(ran PC edition)
When School Board member Jim Malcolm looks to the future, he sees a repeat of the 1980s, a decade during which Hernando County's population increased 127 percent.
"I think you're seeing a parallel," Malcolm said. "In the '80s, I think you will see references in newspaper articles that they called it the boom time. Since then, I think they can call it the boom cycle. . . . We're about to get killed."
The proof, he said, is in the apartments rising next to Powell Middle School, the subdivisions popping up along U.S. 41, and the homes being built on single lots near J.D. Floyd and other elementary schools. More of each, he noted, are planned.
And the school district has little room left to comfortably welcome the students who are coming. Already, the schools use 157 portable classrooms. The vast majority of schools are closed to out-of-zone transfers.
This time around, Malcolm only hopes the school district can find less costly ways to cope with growth. He and his colleagues are pushing a pay-as-you-go construction program, bolstered by a half-cent sales tax that voters will consider March 9, as the best solution.
School administrators see the need for at least six new schools over the next 10 years. District finance officials estimate the tax could raise about $60-million, roughly half of the amount needed to pay for the schools.
"We are telling people that there are options. We're not saying this is the only way to do it," said John Druzbick, board member and chairman of the Make Cents for Kids political action committee that is backing the sales tax. "We are suggesting strongly the half-cent sales tax will be the most cost-effective and least expensive way to build the schools we need."
The alternatives include year-round school, double sessions, bigger class sizes (contrary to state mandates) and taking out loans.
Twenty years ago, the School Board did not have the choice of levying a sales tax. When it tried to increase the property tax rate by 20 percent in 1981, hundreds of residents mobbed the board and threatened members.
Still, Hernando County's population surged. The county ranked among the five fastest-growing counties in the country. School-age children flooded the district _ small and rural at the time _ and very quickly they had no place to sit.
Needing to build, and mindful of the unpopularity of a general tax increase, the board borrowed. And borrowed. And borrowed some more.
By the early 1990s, the district wallowed in debt, nearly $90-million all told. Six new schools were built; additions and renovations were made to seven others.
Taxpayers are still paying the bill.
The debt made for a skittish board, regardless of who served. Board members refused to take out another loan, if at all possible, knowing that Hernando had the highest debt-per-student ratio in Florida.
And for a while, that strategy proved successful, as growth slowed to a point where the district could absorb new students in existing classrooms or with portable buildings.
Yet it couldn't last.
By the late 1990s, growth began to push the district beyond its capacity. Using existing funds, the board built Chocachatti Elementary School. It could not cover the costs of a needed new high school from its bank account, though, and had to find another way to pay.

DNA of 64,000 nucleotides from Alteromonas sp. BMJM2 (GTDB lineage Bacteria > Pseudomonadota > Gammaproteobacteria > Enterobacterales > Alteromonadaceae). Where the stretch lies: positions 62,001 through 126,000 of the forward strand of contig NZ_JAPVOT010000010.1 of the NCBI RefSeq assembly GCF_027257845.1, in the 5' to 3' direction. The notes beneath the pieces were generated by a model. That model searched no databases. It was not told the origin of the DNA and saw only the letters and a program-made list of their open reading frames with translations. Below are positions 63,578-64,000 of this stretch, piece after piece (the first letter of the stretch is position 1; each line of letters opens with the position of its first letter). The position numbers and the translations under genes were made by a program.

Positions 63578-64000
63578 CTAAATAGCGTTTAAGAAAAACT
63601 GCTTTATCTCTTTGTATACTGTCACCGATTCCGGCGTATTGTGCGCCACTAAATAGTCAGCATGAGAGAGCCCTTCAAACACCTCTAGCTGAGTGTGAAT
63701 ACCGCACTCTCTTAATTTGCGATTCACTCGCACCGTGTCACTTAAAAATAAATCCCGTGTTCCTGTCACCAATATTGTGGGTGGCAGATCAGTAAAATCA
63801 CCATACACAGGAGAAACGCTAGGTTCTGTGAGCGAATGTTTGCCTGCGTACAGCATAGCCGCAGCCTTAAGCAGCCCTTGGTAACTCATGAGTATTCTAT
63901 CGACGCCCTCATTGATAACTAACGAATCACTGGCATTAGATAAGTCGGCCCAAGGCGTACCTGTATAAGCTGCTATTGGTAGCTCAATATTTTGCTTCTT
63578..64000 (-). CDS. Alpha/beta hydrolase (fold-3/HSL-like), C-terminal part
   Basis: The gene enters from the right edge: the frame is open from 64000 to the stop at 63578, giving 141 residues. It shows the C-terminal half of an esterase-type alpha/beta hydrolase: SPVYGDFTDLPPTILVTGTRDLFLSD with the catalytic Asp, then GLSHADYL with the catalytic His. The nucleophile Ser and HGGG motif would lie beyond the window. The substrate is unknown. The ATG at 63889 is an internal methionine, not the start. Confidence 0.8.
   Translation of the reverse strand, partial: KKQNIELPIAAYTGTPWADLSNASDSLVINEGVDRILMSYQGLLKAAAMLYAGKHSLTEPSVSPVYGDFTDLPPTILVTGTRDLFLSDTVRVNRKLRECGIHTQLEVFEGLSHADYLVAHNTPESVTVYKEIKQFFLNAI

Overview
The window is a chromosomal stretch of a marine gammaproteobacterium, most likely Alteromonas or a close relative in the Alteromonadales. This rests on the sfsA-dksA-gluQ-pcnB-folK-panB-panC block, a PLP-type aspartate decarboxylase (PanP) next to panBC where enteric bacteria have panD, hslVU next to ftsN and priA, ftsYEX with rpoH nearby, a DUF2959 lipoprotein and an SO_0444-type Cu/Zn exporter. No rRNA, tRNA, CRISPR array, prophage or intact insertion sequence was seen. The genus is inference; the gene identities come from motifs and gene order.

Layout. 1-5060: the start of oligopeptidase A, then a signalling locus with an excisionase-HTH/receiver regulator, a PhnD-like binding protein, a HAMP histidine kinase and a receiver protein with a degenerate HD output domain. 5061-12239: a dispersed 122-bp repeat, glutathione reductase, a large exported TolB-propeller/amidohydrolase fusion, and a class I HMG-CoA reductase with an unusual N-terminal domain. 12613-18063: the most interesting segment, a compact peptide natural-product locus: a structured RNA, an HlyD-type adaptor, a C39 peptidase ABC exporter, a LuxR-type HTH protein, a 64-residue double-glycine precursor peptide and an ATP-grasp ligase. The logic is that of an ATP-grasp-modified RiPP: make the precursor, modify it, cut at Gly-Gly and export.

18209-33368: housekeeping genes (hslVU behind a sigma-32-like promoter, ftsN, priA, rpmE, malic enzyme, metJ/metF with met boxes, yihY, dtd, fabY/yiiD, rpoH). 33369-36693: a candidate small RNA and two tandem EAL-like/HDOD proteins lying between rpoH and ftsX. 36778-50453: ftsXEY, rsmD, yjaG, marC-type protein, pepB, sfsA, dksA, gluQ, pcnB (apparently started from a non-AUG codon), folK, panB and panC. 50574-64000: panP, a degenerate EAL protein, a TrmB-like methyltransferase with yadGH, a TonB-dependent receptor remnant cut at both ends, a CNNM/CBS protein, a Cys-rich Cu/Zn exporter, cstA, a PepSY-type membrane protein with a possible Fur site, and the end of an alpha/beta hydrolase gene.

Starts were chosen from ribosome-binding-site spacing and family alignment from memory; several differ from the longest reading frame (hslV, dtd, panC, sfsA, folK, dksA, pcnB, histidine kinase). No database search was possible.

Still fearful of debt, which was slowly shrinking through payments and refinancing at lower interest rates, the board asked voters to raise the local sales tax. State lawmakers only recently had given school districts the power to levy a "discretionary sales surtax" not to exceed a half percent, with voter approval.
School Board members reasoned that they would generate the needed revenue without incurring the interest payments that come with loans. So they went for it.
In 1998, Hernando became one of the first school districts in Florida to take advantage of the new taxing authority. About 53.5 percent of voters backed the idea. All but seven of the county's 51 precincts supported the measure.
That tax, which raised $24.3-million plus interest for the construction of Nature Coast Technical High School, expired in December. The need for new schools did not.
In fact, enrollment has again surged beyond expectations. The student count, at 16,800 just three years ago, surpassed 19,300 in January and could top 24,000 within five years.
Once-comfortable campuses such as Spring Hill and Suncoast elementary schools turned crowded practically overnight. Plans for new dwellings across the county prompted concerns that the district is ill prepared for the onslaught of students to come.
"I think we have no idea what the influx is going to be like," board member Gail David said, suggesting the district's population projections are low. "The (state) class-size (reduction) amendment also will be a factor. I don't know what is going to happen."
But the need for schools is clear, David insisted.
Already, the board has borrowed $30-million to finance a 1,400-student campus scheduled to open in August 2005. But it hopes to minimize borrowing, and the accompanying interest, by asking voters to renew the half-cent sales tax for another 10 years.
Board members say the tax is the best way to accommodate the students, who again face the prospect of having no place to sit.
"We could borrow," Druzbick said, "but the board would rather not."